Thursday , October 21 2021

Astronomers have witnessed the Galactic struggle of David and Goliath. [Report]



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Astronomers have witnessed a brutal David-vs-Goliath battle, which is still in the finest detail and still pounces close to each other and throwing them into the bloodless space of gas Magellan surrounding the Milky Way.


This new study, led by the ANU, investigated the intense fumes between the Atlantic around the Milky Way galaxy and the small Magellanic Cloud – dwarf galaxy visible to the naked eye at night.

Dr. Dougal Mackey, a senior researcher at ANU, used the Dark Energy Camera in the Blanco 4m telescope in Chile to create a map of very faint stars on the outer edge of the cloud, Said it repeatedly interacted with billions of years.

"This fight is very similar to what David and Goliath can have without the luck of shooting a little guy," said Dr. Mackey, an astronomy and astrophysics researcher at ANU.

"The Large Magellanic Cloud is actually defeating a small companion. The outside of the Small Cloud is stretched to the Large Cloud, or to a large distance."

The distribution of stars at different ages in Small Cloud indicates that unpleasant encounters with huge clouds occurred billions of years later.

"The large cloud certainly does not get out of this brawl because the closest side to the small Magellanic cloud is heavily distorted and pruned, and the other part of the outcrop shows great distortion."

Dr. Mackey gave the evidence that the uncomfortable and lasting conflict between the two clouds created the Magellanic city.

"Clouds will ultimately be consumed entirely by the Milky Way, but we want to know how long they have left and what impact they will have before the ultimate destruction," he said.

"We also see the youngest stars formed in the clouds in Magellan City as the best details ever – this part is called the Magellan Bridge."

Mackey said the team found a previously unknown small galaxy called Hydrus I sitting between two clouds.

"This galaxy is part of a class known as a superficial dwarf, and its existence was discovered about ten years ago," he said. "These are dwarf galaxies of very low brightness, but still have a lot of dark matter."

There is a broad scientific consensus that dark matter that can not be seen by scientists is widely present in space and helps explain how the galaxy rotates.

"Hydrus is more likely to be a cloud, or a satellite that falls into the galaxy with both of his big colleagues," Dr. Mackey said.

British and American astronomers supported this research. Astrophysical Journal Letters.

Additional information:
Dougal Mackey et al. The substructure and tidal disturbance around Magellanic Stella, Astrophysics Journal (2018). DOI: 10.3847 / 2041-8213 / aac175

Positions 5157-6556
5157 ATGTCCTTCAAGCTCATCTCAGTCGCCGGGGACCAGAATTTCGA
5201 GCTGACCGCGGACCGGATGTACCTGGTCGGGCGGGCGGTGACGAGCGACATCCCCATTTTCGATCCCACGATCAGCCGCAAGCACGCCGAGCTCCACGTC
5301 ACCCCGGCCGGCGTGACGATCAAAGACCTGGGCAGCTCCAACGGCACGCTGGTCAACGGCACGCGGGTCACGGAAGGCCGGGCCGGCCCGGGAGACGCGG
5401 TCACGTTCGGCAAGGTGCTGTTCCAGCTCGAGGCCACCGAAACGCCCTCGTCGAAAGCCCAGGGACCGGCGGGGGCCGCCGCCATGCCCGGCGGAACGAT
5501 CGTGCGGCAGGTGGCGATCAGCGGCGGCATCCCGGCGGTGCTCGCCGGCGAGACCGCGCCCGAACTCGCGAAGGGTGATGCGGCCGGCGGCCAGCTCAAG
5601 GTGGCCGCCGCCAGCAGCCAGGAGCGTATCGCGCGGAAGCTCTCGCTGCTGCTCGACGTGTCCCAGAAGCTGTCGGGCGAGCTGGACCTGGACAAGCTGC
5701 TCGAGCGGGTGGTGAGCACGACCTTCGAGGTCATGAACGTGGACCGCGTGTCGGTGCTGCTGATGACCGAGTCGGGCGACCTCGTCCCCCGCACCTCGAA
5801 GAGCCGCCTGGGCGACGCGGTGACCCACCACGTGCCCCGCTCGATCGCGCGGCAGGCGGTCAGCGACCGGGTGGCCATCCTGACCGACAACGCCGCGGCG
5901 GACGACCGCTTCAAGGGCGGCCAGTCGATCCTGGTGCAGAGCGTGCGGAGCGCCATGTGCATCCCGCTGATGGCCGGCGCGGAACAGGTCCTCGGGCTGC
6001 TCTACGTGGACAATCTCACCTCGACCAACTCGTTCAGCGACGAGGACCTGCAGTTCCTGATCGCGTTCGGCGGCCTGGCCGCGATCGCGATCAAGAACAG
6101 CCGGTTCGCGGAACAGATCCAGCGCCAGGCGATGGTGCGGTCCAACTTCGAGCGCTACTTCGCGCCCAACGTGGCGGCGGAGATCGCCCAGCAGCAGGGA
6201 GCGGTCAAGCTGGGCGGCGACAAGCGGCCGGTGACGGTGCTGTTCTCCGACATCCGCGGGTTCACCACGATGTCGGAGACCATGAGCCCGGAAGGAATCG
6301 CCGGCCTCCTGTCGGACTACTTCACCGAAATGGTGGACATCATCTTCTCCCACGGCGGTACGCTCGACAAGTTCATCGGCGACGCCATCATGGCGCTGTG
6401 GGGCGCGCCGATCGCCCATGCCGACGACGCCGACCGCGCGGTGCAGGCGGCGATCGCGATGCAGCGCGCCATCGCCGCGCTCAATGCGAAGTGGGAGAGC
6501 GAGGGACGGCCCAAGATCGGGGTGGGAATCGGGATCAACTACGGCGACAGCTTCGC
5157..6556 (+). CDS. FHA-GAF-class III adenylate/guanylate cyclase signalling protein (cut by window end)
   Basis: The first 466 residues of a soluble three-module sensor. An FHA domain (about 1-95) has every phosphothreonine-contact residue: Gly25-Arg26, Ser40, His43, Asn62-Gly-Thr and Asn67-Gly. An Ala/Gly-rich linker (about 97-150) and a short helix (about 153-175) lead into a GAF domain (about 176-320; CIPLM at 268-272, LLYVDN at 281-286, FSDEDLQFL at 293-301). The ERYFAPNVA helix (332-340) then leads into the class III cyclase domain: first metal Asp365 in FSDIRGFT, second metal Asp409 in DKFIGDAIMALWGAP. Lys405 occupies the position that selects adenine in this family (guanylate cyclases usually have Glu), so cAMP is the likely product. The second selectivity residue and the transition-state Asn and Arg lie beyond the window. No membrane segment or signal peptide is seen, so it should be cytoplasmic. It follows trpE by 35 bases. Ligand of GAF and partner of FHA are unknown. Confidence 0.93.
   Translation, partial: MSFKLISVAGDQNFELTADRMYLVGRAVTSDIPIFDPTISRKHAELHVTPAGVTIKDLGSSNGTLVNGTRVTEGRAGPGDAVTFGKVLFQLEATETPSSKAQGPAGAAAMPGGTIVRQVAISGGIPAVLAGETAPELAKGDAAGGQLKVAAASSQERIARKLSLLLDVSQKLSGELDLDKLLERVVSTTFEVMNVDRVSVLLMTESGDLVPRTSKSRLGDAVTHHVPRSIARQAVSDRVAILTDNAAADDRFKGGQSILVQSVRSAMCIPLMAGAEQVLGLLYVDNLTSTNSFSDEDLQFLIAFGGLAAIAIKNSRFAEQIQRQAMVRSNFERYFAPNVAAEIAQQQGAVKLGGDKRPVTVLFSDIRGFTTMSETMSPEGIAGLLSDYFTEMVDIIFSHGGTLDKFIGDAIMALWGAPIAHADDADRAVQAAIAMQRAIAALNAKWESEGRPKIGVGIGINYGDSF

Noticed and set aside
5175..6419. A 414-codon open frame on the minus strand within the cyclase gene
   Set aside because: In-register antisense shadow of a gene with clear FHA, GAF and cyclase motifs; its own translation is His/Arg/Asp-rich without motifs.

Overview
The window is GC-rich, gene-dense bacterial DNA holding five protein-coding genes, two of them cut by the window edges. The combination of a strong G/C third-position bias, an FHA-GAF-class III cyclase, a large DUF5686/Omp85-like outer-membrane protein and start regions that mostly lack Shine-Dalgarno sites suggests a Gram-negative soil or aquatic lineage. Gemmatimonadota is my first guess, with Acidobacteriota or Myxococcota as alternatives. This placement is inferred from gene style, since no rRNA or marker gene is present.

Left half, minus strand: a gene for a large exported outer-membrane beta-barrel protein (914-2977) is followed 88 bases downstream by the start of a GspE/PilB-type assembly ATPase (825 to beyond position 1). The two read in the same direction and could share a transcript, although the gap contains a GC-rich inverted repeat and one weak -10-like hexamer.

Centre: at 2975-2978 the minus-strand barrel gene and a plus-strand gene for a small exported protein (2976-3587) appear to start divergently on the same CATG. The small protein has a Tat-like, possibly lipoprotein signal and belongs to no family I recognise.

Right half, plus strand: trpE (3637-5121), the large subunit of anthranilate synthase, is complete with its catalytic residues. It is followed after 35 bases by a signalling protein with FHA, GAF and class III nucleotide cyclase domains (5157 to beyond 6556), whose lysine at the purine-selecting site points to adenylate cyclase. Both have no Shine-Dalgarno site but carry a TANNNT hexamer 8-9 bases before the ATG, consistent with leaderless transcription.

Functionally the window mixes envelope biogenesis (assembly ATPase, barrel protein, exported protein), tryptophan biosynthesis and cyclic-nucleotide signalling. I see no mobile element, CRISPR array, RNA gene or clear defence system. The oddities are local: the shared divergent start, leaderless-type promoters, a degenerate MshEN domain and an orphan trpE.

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Astronomers have witnessed a brutal David-vs-Goliath battle, which is still in the finest detail and still pounces close to each other and throwing them into the bloodless space of gas Magellan surrounding the Milky Way.

This new study, led by the ANU, investigated the intense fumes between the Atlantic around the Milky Way galaxy and the small Magellanic Cloud – dwarf galaxy visible to the naked eye at night.

Dr. Dougal Mackey, a senior researcher at ANU, used the Dark Energy Camera in the Blanco 4m telescope in Chile to create a map of very faint stars on the outer edge of the cloud, Said it repeatedly interacted with billions of years.

"This fight is very similar to what David and Goliath can have without the luck of shooting a little guy," said Dr. Mackey, an astronomy and astrophysics researcher at ANU.

"The Large Magellanic Cloud is actually defeating a small companion. The outside of the Small Cloud is stretched to the Large Cloud, or to a large distance."

The distribution of stars at different ages in Small Cloud indicates that unpleasant encounters with huge clouds occurred billions of years later.

"The large cloud certainly does not get out of this brawl because the closest side to the small Magellanic cloud is heavily distorted and pruned, and the other part of the outcrop shows great distortion."

Dr. Mackey gave the evidence that the uncomfortable and lasting conflict between the two clouds created the Magellanic city.

"Clouds will ultimately be consumed entirely by the Milky Way, but we want to know how long they have left and what impact they will have before the ultimate destruction," he said.

"We also see the youngest stars formed in the clouds in Magellan City as the best details ever – this part is called the Magellan Bridge."

Mackey said the team found a previously unknown small galaxy called Hydrus I sitting between two clouds.

"This galaxy is part of a class known as a superficial dwarf, and its existence was discovered about ten years ago," he said. "These are dwarf galaxies of very low brightness, but still have a lot of dark matter."

There is a broad scientific consensus that dark matter that can not be seen by scientists is widely present in space and helps explain how the galaxy rotates.

"Hydrus is more likely to be a cloud, or a satellite that falls into the galaxy with both of his big colleagues," Dr. Mackey said.

British and American astronomers supported this research. Astrophysical Journal Letters.

Additional information:
Dougal Mackey et al. The substructure and tidal disturbance around Magellanic Stella, Astrophysics Journal (2018). DOI: 10.3847 / 2041-8213 / aac175

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